The social media company said it had banned accounts connected to Fazze, a subsidiary of UK-registered marketing firm AdNow, which primarily conducted its operations from Russia, for violating its policy against foreign interference. Facebook said the campaign used its platforms primarily to target audiences in India, Latin America and, to a smaller extent, the United States.
The company’s investigators called the campaign a “disinformation laundromat,” creating misleading articles and petitions on forums like Reddit, Medium and Change.org, and using fake accounts on platforms like Facebook and Instagram to amplify the content. Facebook said while the majority of the campaign fell flat, the crux of it appeared to be engaging with paid influencers and these posts attracted “some limited attention.”
False claims and conspiracy theories about Covid-19 and its vaccines have proliferated on social media sites in recent months. Major tech firms like Facebook have been criticized by US lawmakers and President Joe Biden’s administration, who say the spread of online lies about vaccines is making it harder to fight the pandemic.
Facebook said the Russia-linked operation started with the creation of batches of fake accounts in 2020, likely originating from account farms in Bangladesh and Pakistan, which posed as being based in India. It said the network posted memes and comments on its platforms in November and December 2020 claiming the AstraZeneca Covid-19 vaccine would turn people into chimpanzees, often using scenes from the 1968 “Planet of the Apes” movie.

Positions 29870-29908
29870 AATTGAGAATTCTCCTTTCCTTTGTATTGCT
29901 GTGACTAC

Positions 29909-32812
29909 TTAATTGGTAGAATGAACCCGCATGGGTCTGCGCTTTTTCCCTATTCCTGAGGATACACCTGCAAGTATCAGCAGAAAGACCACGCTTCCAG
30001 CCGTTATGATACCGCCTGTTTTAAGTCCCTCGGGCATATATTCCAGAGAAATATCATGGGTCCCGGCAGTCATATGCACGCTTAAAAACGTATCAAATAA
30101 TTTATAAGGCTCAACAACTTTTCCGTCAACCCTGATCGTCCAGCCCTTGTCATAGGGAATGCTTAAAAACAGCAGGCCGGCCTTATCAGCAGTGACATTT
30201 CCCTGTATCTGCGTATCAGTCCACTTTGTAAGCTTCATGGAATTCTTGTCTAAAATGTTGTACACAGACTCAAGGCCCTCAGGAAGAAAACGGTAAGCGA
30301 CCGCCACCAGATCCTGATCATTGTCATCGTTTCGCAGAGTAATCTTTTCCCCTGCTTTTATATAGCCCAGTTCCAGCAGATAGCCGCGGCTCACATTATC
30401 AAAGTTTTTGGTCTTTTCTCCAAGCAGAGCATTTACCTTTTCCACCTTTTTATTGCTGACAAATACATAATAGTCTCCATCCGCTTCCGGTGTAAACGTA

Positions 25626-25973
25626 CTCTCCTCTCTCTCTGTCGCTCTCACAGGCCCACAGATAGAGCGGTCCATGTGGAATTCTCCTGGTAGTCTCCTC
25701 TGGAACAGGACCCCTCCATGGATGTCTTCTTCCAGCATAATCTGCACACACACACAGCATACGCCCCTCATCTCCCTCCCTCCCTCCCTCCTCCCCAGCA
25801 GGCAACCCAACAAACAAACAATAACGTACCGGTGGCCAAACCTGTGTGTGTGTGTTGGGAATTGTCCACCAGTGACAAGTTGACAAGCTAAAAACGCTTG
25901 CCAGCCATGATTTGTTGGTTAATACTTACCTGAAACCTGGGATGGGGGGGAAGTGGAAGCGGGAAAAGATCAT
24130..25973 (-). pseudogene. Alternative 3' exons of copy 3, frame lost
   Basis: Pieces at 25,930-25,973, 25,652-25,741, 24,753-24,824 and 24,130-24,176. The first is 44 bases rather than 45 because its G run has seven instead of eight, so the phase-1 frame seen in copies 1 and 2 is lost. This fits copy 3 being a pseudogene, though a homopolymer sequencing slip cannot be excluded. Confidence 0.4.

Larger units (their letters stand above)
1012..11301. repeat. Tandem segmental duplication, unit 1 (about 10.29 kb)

Alongside this “spammy” campaign, Facebook said a number of health and wellbeing influencers on Instagram also shared hashtags and petitions used by the campaign. It said this was likely part of the operation’s known tactics of working with influencers.
Facebook said that in May 2021, after five months of inactivity, the operation then started questioning the safety of the Pfizer vaccine by pushing an allegedly “hacked and leaked” AstraZeneca document. Facebook investigators said the two phases of activity coincided with periods when several governments were reportedly discussing emergency authorizations for the vaccines.
According to media reports, Fazze contacted influencers on YouTube, Instagram and TikTok in several countries to ask them to push anti-vaccine content for payment, but two French and German influencers exposed the campaign earlier this year, spurring research into the firm.
AdNow did not immediately respond to Reuters’ requests for comment. Reuters could not immediately reach Fazze for comment.
Researchers have noted an increase both in “for-hire” influence campaigns and also in deceptive operations targeting real online personalities to deliver messages to these influencers’ own ready-made audiences.
Facebook said it took down 65 Facebook accounts and 243 Instagram accounts as part of the Fazze-linked operation. It said 24,000 accounts followed one or more of the Instagram accounts. The company said questions about the campaign remained, such as who commissioned Fazze to run it.
Facebook also said in its Tuesday report it had in July removed a separate network in Myanmar, linked to individuals associated with the Myanmar military and targeting audiences in the country.
It said the operation used duplicate and fake accounts, some posing as protesters and members of the opposition while others ran pro-military Facebook Pages.
The social network banned the Myanmar military from Facebook and Instagram in February, after the army seized power in a coup.